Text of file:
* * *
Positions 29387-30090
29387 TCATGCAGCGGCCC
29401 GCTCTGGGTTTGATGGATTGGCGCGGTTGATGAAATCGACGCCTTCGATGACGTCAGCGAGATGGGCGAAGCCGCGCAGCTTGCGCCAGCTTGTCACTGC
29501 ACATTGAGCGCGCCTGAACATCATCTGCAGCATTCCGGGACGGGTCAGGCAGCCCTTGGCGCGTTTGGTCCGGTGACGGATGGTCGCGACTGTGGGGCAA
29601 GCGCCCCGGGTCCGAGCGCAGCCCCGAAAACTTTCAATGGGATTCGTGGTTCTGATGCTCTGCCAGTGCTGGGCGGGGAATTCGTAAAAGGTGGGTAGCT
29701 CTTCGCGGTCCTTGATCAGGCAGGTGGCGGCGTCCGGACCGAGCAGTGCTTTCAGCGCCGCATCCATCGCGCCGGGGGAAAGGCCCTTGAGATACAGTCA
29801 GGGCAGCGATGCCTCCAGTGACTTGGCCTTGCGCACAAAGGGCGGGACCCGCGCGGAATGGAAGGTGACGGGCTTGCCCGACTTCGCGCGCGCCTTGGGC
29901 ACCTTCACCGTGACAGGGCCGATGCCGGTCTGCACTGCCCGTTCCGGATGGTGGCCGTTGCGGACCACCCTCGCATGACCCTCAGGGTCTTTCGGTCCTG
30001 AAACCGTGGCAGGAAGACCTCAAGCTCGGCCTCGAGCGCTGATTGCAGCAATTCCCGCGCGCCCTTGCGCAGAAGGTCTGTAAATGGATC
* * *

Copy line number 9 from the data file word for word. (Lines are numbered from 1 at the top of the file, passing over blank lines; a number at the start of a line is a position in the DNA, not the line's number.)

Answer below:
30001 AAACCGTGGCAGGAAGACCTCAAGCTCGGCCTCGAGCGCTGATTGCAGCAATTCCCGCGCGCCCTTGCGCAGAAGGTCTGTAAATGGATC